One manifestation of climate change is the increasingly severe extreme weather that causes injury, illness and death through heat stress, air pollution, infectious disease and other means. Leading health organisations around the world are responding to the related water and food shortages and volatility of energy and agriculture prices that threaten health and health economics. Environmental and climate ethics highlight the associated challenges to human rights and distributive justice but rarely address health or encompass bioethical methods or analyses. Public health ethics and its broader umbrella, bioethics, remain relatively silent on climate change. Meanwhile global population growth creates more people who aspire to Western lifestyles and unrestrained socioeconomic growth. Fulfilling these aspirations generates more emissions; worsens climate change; and undermines virtues and values that engender appreciation of, and protections for, natural resources. Greater understanding of how virtues and values are evolving in different contexts, and the associated consequences, might nudge the individual and collective priorities that inform public policy toward embracing stewardship and responsibility for environmental resources necessary to health. Instead of neglecting climate change and related policy, public health ethics and bioethics should explore these issues; bring transparency to the tradeoffs that permit emissions to continue at current rates; and offer deeper understanding about what is at stake and what it means to live a good life in today's world. PMID:23665996

  11. Climate hazards, adaptation and "resilience" of societies (early Little Ice Age, west of France).

    NASA Astrophysics Data System (ADS)

    Athimon, Emmanuelle; Maanan, Mohamed

    2016-04-01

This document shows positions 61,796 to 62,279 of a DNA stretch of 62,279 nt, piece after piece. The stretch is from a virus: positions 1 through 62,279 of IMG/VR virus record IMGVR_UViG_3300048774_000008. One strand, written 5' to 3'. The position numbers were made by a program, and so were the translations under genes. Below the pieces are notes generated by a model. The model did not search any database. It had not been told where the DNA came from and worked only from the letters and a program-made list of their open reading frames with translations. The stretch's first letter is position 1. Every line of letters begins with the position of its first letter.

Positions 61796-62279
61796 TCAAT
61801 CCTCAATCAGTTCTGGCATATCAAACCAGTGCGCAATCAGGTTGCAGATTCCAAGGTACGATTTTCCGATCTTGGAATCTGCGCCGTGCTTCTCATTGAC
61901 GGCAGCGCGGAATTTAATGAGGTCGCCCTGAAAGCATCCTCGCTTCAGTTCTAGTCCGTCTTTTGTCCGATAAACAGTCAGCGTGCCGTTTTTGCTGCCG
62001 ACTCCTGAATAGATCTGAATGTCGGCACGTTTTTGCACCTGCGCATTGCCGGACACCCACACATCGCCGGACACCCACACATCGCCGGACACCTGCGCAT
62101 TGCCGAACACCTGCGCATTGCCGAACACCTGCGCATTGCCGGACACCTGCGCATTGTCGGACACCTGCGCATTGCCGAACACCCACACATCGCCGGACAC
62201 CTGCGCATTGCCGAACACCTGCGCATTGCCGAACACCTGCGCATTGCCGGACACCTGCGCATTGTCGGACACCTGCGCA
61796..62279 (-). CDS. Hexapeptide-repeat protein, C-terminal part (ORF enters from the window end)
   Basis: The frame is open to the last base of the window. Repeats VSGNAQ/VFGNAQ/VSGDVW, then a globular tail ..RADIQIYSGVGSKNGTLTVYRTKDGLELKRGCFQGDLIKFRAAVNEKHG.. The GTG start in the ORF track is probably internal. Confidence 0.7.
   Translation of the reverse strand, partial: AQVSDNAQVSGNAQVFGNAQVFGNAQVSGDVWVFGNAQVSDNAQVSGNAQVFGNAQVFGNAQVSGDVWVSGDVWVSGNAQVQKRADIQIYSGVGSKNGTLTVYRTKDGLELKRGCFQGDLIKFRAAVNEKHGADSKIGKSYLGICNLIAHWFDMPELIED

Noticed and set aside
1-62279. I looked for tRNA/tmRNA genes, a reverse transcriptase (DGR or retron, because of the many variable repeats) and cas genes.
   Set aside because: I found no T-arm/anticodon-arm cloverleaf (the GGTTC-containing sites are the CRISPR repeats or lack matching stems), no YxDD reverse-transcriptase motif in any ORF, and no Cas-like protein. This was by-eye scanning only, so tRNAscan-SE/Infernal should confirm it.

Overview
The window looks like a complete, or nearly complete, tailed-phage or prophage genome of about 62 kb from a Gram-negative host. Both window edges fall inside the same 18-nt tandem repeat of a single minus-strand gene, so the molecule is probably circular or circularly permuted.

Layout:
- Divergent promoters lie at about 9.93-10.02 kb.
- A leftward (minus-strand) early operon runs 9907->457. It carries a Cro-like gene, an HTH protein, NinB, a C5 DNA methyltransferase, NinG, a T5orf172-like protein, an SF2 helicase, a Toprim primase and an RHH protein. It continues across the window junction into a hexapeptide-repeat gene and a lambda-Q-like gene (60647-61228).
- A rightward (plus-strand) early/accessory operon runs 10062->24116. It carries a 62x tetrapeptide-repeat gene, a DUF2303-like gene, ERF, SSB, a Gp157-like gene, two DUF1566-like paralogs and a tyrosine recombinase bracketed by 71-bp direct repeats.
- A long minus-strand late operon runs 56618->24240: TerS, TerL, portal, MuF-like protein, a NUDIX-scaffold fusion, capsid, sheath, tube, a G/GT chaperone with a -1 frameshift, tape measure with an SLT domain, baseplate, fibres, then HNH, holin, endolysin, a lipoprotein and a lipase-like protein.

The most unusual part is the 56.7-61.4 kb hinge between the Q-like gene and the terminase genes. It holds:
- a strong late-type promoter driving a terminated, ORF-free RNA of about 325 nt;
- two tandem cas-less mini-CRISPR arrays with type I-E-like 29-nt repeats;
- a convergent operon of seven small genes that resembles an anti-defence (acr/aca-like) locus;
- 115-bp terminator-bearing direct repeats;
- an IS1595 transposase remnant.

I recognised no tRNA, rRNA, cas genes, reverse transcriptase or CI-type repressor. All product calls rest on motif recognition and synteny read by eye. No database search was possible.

Over the past ten to fifteen years, climate hazards and adaptation have received more attention due to the current climate change. Climate historians have gathered strong evidence that the world's climate has evolved over the past millennium and one of the most significant changes took place during the Little Ice Age. Recently, a set of questions has emerged: what were the effects of the Little Ice Age on human's societies? How did humans adapt to these climate changes? How did they react to extreme weather-related events? Using examples of climate hazards from the West of France during the beginning of the Little Ice Age (xivth-xviith centuries) such as storms, flooding, drought, harsh winters, the poster aims at showing how the past societies can constitute a source of inspiration for present ones. Through schemas, this research exposes the system's rebound capacity, points out the importance of the historical depth in research on human's adaptation and resilience and shows the value of integrating a historical approach. It reveals that History contributes to the knowledge of the relationship between societies and climate hazards. Data on climate hazards and adaptation of societies stem from historical sources such as chronicles, diaries, books of accounts, records of cities repairs. To protect themselves and their goods, medieval and modern societies had developed specific skills, practices and strategies. From the xivth to the xviiith century, there is an increase of defense by dikes in the low Loire, as for example the construction of those amongst Longué and Ponts-de-Cé between the early xivth century and 1407. The French kingdom's authorities also tried increasingly to provide technical, material, logistical and fiscal support: for instance, during the winter 1564-1565, several bridges have been destroyed by a river flooding in Nantes. The King Charles IX then offered to people of Nantes part of the funds from taxes on the main activities such as the